A method of correcting for defective pixels in an integrated-circuit image sensor of the active-pixel sensor (APS) type has been proposed. The corrections would be made by additional readout circuitry on the image-sensor chips. By making it unnecessary to discard sensor chips that contain limited numbers of scattered defects, the method would increase effective production yields and thereby lower the costs of individual image sensors.

Registers Functioning as Content-Addressable Memories would store the row and column coordinates of defective pixels. As many as four addresses, each 10 bits wide, could be stored for identifying defective individual pixels or defective entire rows or columns of pixels.
Two issues arise in trying to correct for defective pixels: how to store information on the locations of these pixels and how to process pixel outputs in the readout process. Because most of the area of an image-sensor chip is occupied by the array of pixels, there is little room for circuitry for storing addresses of defective pixels. Accordingly, the coordinates of any defective pixels and of any defective entire rows or columns of pixels would be stored in several registers (see figure), the number of registers being based on a practical upper bound on the number of pixels, rows, or columns likely to be defective. In the initial proposed design, there would be four such registers, and they would be embedded in the on-chip timing and control circuitry.

The set of registers would function in the manner of a content-addressable memory. During readout, the current row and/or column address would be applied to this memory and a flag would be generated if the current address matched the stored address, signifying that the current pixel, row, or column is defective.

The method admits of alternative designs corresponding to alternative ways to respond to a "defect" flag. The simplest approach is to design the readout control logic circuit to simply skip an entire row that contains even one bad pixel, skip an entire bad column, and increment to the next row or column. In this approach, it would suffice to store only the row address of a single bad pixel.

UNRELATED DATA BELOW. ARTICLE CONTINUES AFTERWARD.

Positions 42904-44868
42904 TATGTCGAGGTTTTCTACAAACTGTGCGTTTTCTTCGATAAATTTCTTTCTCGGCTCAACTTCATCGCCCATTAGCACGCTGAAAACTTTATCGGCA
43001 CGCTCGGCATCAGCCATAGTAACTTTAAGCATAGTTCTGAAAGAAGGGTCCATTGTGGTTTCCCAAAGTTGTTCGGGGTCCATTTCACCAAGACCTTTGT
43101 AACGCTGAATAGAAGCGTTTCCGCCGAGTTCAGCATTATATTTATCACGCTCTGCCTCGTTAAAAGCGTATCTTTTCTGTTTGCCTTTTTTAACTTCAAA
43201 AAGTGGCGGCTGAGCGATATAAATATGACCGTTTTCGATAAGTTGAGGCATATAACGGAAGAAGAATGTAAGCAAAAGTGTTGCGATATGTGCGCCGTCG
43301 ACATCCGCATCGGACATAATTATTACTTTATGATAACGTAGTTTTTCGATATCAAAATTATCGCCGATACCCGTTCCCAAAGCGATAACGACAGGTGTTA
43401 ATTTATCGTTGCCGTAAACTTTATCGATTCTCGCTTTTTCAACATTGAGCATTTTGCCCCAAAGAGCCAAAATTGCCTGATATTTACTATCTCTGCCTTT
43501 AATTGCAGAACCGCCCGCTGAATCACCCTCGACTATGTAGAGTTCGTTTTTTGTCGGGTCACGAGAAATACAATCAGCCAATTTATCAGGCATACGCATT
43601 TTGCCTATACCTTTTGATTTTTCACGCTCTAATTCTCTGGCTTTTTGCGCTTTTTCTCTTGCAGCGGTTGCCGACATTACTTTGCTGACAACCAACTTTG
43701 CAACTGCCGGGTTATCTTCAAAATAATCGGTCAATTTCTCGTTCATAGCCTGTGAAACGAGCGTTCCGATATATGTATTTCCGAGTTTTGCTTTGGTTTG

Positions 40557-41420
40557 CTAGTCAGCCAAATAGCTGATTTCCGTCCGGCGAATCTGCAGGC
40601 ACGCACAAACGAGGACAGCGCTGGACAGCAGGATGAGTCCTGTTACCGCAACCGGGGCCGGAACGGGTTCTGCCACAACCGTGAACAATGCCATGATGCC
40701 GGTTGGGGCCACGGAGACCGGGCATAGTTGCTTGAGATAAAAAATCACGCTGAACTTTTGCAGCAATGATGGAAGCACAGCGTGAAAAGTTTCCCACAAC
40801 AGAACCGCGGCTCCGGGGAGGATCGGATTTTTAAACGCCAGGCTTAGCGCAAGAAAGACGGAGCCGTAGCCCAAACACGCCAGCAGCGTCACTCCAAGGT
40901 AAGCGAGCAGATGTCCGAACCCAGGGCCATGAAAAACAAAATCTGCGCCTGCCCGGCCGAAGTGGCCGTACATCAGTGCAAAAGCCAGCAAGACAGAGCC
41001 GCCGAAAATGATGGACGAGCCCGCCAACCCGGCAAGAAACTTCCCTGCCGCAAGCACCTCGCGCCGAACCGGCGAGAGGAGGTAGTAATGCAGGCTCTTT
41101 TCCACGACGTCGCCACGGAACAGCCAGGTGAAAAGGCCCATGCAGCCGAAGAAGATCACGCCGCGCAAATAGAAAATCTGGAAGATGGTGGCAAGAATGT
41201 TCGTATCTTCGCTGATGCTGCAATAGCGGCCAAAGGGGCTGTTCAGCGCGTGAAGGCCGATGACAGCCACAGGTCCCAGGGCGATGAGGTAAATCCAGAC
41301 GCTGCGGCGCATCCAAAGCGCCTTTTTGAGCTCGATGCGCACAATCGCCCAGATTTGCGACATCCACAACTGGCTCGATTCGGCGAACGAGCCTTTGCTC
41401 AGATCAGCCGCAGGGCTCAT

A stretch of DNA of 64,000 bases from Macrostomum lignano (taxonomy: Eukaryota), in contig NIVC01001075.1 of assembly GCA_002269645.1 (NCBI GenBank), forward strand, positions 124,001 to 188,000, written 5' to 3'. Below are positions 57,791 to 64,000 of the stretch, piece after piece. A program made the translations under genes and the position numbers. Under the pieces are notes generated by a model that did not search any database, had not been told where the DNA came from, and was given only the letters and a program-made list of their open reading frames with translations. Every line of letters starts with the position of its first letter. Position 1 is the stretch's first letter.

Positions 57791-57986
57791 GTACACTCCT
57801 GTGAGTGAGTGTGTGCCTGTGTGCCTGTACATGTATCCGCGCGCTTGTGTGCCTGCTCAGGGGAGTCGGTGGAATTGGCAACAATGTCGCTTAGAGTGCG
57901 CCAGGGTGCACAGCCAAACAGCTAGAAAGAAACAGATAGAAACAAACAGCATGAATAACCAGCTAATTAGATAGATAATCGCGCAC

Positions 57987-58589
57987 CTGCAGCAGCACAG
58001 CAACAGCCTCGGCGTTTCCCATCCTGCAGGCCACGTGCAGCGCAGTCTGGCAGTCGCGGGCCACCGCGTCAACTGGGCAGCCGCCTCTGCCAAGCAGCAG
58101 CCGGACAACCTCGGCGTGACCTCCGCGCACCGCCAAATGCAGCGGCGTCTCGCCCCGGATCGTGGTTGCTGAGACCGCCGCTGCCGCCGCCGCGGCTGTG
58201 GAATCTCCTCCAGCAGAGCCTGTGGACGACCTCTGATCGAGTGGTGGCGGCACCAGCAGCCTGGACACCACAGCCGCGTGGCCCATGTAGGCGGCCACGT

Another approach would involve substituting, for each defective pixel, the average of readouts from the eight surrounding pixels. This approach would be less practical or attractive for on-chip implementation because it would necessitate more circuitry occupying more chip area. The additional circuitry would be necessary for storing information from three rows at a time (the previous row, the current row, and the next row to be read out) plus processing of information from three rows and columns at a time.

A more practical approach would involve replacing the output from a dead pixel with a copy of the output from a neighboring pixel that was read out previously. The copy could be obtained by use of a simple single-pixel delay line.

An essential step in this method would be a procedure for testing to locate defective pixels, rows, and columns and for writing the addresses of these pixels, rows, and columns in the registers. In the first generation of image sensors designed according to this method, the testing and the programming of registers would probably be performed manually. Eventually, it should be possible to add automatic testing and programming circuitry to the chips.

This work was done by Nick Doudoumopoulos, Roger Panicacci, and Eric H. Fossum of Photobit for Johnson Space Center. For further information, access the Technical Support Package (TSP) free on-line at www.nasatech.com/tsp  under the Electronic Components and Systems category. MSC-22827